Will The No Code Movement Doom Software Engineers?

Lawren Henderson
Staff Writer at Cluster

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“Imagine if only 1 out of every 400 people knew how to write.” 

That’s a line delivered in a video Webflow posted to YouTube titled ”Welcome to the Age of No Code”.

You’re probably already familiar with Webflow, a platform used to design, build, and deploy websites without having to write a single line of code. The company is one of many launched in the last decade that are accelerating the No Code Movement. 

No code tools are democratizing software development by allowing anyone to create application software even if they don't know how to read, write or understand programming languages. 

Companies like Wix, Squarespace, Shopify, and Wordpress have been around for some time to help Average Joes create their own e-commerce stores, work portfolios, or small business website using ready-made templates. But modern no code tools including Airtable, Bubble, Zapier and, of course, Webflow are so powerful and intuitive that anyone with the will can create a reactive, enterprise-level online platform like Turo, Tinder, or Uber all by themselves.

Speaking of Uber, the technology company released an open source, no code machine learning product, Ludwig, that can generate predictions – no data scientist necessary.    

The No Code Movement will only gain momentum each year, with new tools coming online and more and more people discovering they can create their own websites and apps sans coding literacy. This movement surely spells doom for the careers of all those well-paid software developers who are fluent in programming languages, right?

Well, not so fast. 

Firstly, no code tools are great for emerging startups deploying websites, apps, and online platforms, but coders are needed to add features and make the site more robust for the product to really scale. Then, at a certain growth stage, a business’s needs will change such that it becomes more practical to migrate away from third-party tools altogether, which means adding coders to the team who can build the product from scratch and maintain it. 

But let’s just imagine consumer-facing websites all started using no code platforms. Even then, software engineers will still be in high demand as the world becomes ever more automated. All those self-driving cars in the not-so-far-flung future are going to need wizard software engineers to bring the technology to fruition. 

As of this posting, Tesla’s jobs board lists dozens of openings for engineers needed to work on the company’s self-driving Autopilot software. Just about every global automaker has announced electrification and self-driving ambitions, which means demand for software developers by the automotive industry will continue to increase as the vehicles become more high-tech.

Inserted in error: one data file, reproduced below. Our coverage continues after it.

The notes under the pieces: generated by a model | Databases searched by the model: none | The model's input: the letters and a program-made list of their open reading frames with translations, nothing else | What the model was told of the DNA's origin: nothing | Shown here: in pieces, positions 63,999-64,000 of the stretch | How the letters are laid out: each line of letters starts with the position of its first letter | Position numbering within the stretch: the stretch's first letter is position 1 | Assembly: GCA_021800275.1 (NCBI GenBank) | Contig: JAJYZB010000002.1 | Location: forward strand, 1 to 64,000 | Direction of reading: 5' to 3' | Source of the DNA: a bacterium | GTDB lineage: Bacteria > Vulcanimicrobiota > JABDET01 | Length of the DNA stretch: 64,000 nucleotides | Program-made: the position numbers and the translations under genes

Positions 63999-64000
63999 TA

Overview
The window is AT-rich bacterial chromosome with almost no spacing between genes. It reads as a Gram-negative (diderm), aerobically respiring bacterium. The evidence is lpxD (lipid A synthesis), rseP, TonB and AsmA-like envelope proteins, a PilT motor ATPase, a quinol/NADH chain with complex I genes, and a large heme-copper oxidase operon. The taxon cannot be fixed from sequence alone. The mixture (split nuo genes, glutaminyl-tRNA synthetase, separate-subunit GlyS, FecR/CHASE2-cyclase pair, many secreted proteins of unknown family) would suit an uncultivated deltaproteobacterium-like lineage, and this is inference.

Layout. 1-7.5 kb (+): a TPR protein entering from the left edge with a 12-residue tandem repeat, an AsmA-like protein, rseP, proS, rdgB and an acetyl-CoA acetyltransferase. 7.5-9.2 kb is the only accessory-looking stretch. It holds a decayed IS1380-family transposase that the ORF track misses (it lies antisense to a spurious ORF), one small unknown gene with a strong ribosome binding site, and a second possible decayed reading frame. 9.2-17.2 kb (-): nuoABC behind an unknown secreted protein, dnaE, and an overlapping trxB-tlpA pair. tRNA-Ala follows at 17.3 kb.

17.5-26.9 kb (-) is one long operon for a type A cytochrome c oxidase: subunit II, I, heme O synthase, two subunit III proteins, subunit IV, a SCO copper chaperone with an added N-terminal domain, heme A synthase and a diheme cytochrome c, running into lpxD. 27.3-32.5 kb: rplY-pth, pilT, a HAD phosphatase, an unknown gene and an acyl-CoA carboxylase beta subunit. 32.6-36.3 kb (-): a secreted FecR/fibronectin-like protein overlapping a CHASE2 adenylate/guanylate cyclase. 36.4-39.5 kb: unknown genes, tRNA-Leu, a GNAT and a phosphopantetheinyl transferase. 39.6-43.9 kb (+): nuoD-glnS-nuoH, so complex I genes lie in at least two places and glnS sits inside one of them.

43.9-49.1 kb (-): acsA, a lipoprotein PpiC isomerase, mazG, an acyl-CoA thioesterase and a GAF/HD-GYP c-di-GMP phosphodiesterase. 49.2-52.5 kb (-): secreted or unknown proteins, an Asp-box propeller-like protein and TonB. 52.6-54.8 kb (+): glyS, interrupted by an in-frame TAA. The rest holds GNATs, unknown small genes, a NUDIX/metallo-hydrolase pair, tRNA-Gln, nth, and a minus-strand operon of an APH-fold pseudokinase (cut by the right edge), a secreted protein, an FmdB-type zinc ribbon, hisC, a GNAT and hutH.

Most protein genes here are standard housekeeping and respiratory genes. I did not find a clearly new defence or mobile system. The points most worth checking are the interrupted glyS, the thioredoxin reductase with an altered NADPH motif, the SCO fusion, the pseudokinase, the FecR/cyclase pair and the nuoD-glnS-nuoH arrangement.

Then, there are the numerous flying taxi projects in development. Airbus, Boeing, Bell Nexus, Ehang, Lilium Jet, and Joby Aviation are just some of the names working on bringing electric vertical takeoff and landing (eVTOL) aircraft to market. The companies all rely on software engineers to make these vehicles autonomous and give them the ability to connect to customers’ devices. 

While we’re on the topic of flight, aerospace companies launching rockets with payloads (and soon people) into orbit are all being outfitted with automated controls that can pilot the spacecraft to its destination. Each year, the spacefaring industry gets bigger and that means employing software developers skilled in writing code to engineer everything from guidance to landing systems. SpaceX, Relatively Space, Rocket Lab, and Astra are just a few companies that require a few good computer programmers to help them reach low-Earth orbit, the moon, and beyond. 

Finally, it's worth noting that as digital systems become more integrated into vehicles and even industrial machines, software engineers relying on their honed skills will be the ones creating the user interfaces. They'll also be building the internal portals companies of all stripes use in their day-to-day operations.

The No Code Movement is gaining traction with each passing day, but developers have nothing to fear. Their talents will continue to be coveted not just by traditional tech firms, but also industrial tech companies and OEMs who are building next-generation hardware and require the programming language fluency that only software engineers possess.

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Published on
February 12, 2020